One down, 11 to go!
Hey, based on the superb performance of the Pirates last night, why not think big? Why not think World Series? Why not think winning the World Series, which would require 11 more victories.
It's an outlandish goal, but it is for every team every year. It is arduous task, winning three consecutive series against the best in baseball. But based on what transpired at PNC Park, why not dream?
If it happens, none of the remaining wins will likely go as smoothly or as easily as the Pirates' 6-2 dispatching of the Cincinnati Reds in the wild-card playoff game.
What a humiliation for the Reds, who lost their fourth straight to the Pirates. What an embarrassment for Cincinnati starter Johnny Cueto, who couldn't get out of the fourth inning. And what another repeat performance from Reds manager Dusty (No Urgency) Baker, who, just as he did in Saturday's crucial Pirates win, allowed his starter to pitch much too long.
But this isn't about what the Reds didn't do. This is about what the Pirates did.
In front of a crowd so pumped someone might have thought this was the first time in 21 years they've been able to cheer for the home time in the postseason, the Pirates were primed to near-perfection as they got the kind of starting pitching they had reason to expect and the kind of home-run power they had no reason to expect.
The win moves the Pirates on to the National League Division Series, where they will face top-seeded St. Louis, the team that beat them out for the Central Division title. The first two games are set for Busch Stadium, Thursday evening and Friday afternoon. The best-of-five series will return to PNC Park for games three and, if necessary, four on Sunday and Monday.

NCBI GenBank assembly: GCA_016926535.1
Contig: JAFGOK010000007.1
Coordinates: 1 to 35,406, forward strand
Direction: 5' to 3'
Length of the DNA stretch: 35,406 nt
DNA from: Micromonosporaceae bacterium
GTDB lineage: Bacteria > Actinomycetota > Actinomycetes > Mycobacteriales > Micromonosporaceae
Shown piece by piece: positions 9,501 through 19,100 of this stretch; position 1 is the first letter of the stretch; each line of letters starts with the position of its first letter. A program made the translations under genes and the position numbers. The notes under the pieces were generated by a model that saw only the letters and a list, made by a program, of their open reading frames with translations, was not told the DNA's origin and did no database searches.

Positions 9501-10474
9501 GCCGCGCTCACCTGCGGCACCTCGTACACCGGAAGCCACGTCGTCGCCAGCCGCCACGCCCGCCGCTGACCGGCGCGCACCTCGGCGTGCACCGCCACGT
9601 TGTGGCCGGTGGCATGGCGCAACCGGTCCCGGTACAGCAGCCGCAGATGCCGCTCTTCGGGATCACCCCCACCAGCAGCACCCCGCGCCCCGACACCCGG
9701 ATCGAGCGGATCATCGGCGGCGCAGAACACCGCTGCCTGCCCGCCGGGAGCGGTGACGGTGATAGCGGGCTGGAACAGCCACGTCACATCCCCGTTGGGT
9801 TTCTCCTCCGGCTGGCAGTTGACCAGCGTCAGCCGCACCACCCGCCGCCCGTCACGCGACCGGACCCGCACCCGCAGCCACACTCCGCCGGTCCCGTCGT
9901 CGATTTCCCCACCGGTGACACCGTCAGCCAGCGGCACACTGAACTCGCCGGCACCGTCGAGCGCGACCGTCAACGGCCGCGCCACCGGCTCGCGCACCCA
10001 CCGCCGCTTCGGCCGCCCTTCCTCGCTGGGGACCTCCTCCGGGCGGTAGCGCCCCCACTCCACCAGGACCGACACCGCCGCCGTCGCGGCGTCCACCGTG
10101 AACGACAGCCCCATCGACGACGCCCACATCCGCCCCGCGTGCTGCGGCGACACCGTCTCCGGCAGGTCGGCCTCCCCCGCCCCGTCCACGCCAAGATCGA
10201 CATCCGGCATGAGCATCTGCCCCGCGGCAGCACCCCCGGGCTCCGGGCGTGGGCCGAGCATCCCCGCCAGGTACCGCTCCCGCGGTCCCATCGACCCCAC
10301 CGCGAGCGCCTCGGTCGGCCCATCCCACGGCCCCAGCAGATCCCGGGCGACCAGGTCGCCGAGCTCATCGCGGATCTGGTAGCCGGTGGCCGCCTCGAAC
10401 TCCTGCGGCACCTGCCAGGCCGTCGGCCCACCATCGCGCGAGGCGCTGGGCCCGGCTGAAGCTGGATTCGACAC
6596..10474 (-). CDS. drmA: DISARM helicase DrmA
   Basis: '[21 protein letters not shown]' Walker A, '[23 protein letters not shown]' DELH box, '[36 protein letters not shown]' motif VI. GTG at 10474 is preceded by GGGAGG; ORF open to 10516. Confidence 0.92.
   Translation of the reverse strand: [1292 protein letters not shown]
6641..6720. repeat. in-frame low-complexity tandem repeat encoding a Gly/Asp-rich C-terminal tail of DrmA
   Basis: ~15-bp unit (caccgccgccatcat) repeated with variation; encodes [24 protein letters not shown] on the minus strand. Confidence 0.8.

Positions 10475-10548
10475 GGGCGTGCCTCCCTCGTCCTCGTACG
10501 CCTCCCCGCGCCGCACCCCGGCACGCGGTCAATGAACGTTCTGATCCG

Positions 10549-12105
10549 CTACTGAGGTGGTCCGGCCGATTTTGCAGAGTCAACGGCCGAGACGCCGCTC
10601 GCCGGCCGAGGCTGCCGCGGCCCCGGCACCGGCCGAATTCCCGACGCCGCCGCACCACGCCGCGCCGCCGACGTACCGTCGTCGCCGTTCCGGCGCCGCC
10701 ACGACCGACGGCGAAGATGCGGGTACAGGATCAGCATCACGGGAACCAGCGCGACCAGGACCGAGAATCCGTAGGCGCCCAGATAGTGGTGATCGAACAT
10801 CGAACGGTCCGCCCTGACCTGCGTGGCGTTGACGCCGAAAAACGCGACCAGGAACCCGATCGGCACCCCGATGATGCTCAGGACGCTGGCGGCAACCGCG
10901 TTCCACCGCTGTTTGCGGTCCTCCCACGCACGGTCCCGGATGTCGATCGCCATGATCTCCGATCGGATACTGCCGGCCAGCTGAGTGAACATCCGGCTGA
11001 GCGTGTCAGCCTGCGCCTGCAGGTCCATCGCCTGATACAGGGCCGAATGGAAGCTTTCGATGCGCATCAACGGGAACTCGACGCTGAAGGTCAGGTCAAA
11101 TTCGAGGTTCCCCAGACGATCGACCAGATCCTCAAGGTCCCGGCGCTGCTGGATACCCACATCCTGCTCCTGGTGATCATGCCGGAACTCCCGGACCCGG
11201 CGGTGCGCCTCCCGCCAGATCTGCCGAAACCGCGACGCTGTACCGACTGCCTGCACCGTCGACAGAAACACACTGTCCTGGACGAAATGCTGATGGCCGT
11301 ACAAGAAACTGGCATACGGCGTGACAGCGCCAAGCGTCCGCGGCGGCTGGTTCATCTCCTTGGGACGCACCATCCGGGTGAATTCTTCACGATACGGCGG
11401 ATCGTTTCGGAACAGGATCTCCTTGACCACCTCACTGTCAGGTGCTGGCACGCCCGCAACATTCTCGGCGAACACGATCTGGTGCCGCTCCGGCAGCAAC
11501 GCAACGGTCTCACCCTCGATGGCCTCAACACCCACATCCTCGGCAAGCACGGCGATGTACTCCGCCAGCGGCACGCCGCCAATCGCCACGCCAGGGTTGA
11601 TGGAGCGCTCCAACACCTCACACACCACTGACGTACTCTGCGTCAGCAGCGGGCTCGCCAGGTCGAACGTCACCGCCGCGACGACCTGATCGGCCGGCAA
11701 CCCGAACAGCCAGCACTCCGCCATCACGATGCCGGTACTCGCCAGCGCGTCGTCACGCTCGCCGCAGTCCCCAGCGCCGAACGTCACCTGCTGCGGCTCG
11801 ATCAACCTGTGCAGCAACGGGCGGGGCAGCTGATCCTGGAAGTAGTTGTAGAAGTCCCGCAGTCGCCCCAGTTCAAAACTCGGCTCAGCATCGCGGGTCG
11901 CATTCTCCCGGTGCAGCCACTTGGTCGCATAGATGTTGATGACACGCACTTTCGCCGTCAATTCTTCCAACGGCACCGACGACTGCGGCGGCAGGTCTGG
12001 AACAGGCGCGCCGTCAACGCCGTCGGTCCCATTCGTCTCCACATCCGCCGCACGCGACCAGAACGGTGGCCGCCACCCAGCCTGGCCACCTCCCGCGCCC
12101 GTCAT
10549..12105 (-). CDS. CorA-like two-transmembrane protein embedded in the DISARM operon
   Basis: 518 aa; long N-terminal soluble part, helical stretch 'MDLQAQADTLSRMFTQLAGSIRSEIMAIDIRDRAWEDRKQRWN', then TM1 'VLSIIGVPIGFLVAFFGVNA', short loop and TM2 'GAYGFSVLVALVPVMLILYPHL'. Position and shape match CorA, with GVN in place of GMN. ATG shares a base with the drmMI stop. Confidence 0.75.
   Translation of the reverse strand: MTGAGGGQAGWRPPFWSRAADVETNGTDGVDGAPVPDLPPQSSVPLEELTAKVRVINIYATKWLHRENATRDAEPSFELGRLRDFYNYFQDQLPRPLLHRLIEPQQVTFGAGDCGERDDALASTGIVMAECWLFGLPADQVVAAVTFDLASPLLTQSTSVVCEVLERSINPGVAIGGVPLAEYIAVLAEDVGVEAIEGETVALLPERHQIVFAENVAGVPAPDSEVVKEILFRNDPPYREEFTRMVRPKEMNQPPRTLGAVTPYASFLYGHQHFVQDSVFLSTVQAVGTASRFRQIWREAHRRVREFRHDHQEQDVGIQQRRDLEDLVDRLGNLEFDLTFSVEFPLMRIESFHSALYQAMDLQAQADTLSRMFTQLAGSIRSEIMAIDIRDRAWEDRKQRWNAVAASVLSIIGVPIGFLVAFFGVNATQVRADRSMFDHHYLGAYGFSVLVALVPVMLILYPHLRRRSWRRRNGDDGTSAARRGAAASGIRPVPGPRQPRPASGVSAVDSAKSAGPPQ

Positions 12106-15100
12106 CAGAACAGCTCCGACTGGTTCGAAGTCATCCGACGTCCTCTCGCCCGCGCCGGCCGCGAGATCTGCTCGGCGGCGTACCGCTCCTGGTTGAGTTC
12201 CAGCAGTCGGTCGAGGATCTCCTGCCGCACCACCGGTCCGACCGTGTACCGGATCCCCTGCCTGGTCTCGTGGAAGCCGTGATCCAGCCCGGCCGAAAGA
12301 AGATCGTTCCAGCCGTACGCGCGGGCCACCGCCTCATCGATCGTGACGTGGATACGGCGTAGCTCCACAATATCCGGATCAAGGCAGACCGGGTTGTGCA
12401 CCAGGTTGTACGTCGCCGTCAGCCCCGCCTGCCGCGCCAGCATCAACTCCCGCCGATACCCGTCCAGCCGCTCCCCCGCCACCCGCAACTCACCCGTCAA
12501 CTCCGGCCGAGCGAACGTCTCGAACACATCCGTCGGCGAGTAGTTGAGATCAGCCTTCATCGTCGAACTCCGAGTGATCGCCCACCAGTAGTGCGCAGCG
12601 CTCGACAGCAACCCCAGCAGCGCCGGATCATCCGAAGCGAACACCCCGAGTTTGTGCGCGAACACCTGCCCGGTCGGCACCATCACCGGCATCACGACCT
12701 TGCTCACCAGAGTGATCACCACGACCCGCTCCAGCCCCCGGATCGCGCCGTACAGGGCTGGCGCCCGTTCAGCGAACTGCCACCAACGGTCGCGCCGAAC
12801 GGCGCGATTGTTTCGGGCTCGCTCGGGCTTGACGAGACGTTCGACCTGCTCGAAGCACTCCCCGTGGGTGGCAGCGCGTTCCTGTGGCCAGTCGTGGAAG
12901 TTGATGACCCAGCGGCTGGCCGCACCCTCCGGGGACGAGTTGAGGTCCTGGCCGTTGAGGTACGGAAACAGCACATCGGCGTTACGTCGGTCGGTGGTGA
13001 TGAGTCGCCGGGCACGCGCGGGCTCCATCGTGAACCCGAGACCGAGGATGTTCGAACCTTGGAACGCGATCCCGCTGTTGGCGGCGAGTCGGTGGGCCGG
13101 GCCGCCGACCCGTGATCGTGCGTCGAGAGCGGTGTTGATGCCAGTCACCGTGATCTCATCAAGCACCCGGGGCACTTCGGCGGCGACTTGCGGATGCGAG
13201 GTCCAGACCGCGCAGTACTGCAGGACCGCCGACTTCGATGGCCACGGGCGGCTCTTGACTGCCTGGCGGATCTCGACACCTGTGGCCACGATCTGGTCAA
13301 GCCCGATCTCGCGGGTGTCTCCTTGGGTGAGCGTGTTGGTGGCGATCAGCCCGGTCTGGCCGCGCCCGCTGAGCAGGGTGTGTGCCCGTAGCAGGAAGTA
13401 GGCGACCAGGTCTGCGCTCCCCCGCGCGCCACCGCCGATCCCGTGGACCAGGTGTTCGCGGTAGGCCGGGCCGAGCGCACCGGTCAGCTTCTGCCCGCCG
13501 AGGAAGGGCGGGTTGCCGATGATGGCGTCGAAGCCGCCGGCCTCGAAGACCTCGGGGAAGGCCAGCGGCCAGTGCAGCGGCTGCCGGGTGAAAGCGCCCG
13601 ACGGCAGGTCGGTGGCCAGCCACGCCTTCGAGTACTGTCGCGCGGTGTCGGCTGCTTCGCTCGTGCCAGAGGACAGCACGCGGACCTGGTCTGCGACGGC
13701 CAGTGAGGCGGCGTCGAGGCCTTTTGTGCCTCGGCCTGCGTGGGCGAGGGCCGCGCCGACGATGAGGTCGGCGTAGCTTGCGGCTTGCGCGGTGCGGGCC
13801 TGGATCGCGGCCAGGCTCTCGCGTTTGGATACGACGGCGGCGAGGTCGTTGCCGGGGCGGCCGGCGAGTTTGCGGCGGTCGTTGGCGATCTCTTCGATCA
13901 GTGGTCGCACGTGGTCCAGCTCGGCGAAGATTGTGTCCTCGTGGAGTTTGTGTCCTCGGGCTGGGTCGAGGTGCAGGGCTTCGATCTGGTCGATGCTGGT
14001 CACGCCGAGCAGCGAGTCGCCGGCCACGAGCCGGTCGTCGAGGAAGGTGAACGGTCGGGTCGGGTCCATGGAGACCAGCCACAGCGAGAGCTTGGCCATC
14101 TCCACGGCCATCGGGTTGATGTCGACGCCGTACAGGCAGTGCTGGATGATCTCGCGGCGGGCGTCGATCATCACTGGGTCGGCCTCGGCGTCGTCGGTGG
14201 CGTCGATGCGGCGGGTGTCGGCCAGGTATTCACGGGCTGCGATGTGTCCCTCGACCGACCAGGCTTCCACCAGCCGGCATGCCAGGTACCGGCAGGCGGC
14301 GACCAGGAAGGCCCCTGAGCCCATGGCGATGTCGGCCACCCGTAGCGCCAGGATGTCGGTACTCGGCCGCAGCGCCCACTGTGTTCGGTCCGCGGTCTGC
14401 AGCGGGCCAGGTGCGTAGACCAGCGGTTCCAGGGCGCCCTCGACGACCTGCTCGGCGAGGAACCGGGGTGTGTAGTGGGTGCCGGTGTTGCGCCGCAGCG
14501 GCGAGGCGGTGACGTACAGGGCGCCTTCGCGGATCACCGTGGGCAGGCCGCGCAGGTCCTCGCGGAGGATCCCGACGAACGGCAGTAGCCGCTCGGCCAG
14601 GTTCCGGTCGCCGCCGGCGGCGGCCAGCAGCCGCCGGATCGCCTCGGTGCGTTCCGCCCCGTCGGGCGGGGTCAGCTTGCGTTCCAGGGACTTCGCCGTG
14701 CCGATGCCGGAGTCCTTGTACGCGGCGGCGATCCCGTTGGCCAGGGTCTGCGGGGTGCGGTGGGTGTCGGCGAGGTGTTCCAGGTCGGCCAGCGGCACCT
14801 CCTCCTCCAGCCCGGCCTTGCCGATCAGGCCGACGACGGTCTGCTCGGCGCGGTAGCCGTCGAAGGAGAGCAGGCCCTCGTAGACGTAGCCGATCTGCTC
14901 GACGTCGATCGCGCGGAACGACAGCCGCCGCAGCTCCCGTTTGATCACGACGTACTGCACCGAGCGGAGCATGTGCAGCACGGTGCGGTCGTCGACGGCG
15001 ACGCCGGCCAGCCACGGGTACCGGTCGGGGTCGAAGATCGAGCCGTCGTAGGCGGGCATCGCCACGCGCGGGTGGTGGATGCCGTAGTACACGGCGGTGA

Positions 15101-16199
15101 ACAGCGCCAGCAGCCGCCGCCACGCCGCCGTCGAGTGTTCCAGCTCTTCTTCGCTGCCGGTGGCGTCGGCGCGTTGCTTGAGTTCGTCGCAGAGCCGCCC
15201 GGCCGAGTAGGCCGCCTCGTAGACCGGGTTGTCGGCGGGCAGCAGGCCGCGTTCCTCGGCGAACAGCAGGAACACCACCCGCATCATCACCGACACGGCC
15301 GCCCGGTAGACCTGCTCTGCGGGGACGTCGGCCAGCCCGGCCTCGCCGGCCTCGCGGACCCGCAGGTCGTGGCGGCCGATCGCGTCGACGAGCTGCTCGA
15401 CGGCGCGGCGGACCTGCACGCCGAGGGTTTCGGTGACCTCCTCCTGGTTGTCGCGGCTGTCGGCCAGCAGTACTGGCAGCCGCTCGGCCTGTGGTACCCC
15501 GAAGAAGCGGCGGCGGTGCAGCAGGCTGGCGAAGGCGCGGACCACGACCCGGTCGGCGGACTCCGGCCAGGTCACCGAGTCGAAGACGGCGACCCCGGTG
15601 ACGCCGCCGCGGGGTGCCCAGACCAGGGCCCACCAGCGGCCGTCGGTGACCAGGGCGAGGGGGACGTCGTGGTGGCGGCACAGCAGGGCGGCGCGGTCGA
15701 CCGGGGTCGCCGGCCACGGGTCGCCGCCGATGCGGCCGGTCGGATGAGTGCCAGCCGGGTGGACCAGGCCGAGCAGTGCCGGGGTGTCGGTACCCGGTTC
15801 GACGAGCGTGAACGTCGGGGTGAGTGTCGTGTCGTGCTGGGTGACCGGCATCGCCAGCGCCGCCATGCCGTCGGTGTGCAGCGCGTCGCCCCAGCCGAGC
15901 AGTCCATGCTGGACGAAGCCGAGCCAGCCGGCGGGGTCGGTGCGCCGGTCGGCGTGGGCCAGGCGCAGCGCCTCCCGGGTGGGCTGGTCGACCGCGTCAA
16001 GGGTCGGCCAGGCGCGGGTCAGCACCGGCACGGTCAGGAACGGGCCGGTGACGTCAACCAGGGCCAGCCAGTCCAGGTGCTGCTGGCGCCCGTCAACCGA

There were heroes all around for the Pirates, but three stood out:
* Francisco Liriano: Based on his season-long performance, his exceptional record at PNC Park and the remarkable ability he has shown to dispatch left-handed hitters, the strength of the Cincinnati lineup, Liriano was the clear and obvious choice to start this game. He did everything that was expected of him. In seven innings, he allowed one run, four hits and one walk, while striking out five.
He retired the first nine batters he face, and after allowing a run in the fourth, closed down the Reds on two hits over his final three innings. Other than when the run scored in the fourth -- a hit batsman and two singles -- he never allowed a runner to third base.
He was in complete control. He struck out Joey Votto, the Reds best hitter, twice, and held the middle of the Cincinnati lineup to one hit in nine at bats. The lone hit, the run-scoring single, was the first Jay Bruce had off Liriano in his career.
* Russell Martin: The light-hitting catcher channeled his inner Babe Ruth. Or was it Bob Robertson? Martin, who batted .127 (8-for-63) in September, homered in the second and again in the seventh. He also singled in the third. He became the first Pirates since Robertson did it in the 1971 NLCS against San Francisco to homer twice in a postseason game.
What a show of power for Martin, who was limping home offensively. But no one ever doubted his tremendous value to the team as a Gold-Glove caliber catcher and in an MVP vote of fans he'd probably finish second to Andrew McCutchen. If he didn't finish first.
* Marlon Byrd: He was the acquisition the Pirates needed, the player who help put them over the top after he joined the team following a trade with the New York Mets in late August. He got it all started in the second inning, when he drove what appeared to be a hanging changeup from Cueto into the left-field seats to give the Pirates a 1-0 lead.
With McCutchen on first in the third inning and the Pirates leading, 2-0, Byrd drove a violent shot at directly at shortstop Zack Cozart that could not be handled and skipped to the outfield as McCutchen romped to third. Inexplicably, it was called an error. But it put McCutchen in position to score on a sacrifice fly by Pedro Alvarez.
After the Reds scored their second run on an eighth inning homer by Shin-Soo Choo off Tony Watson, Jason Grilli came on to pitch the ninth and his showing was as heartening a sight as anything that preceded it. The recently struggling closer retired the Reds in order on seven pitches. He struck out the dangerous Bruce, retired Todd Frazier on a fly out to left and Cozart on an infield grounder.
The crowd roared -- which is pretty much what it had done the entire game -- the Pirates celebrated. Oh, what a night!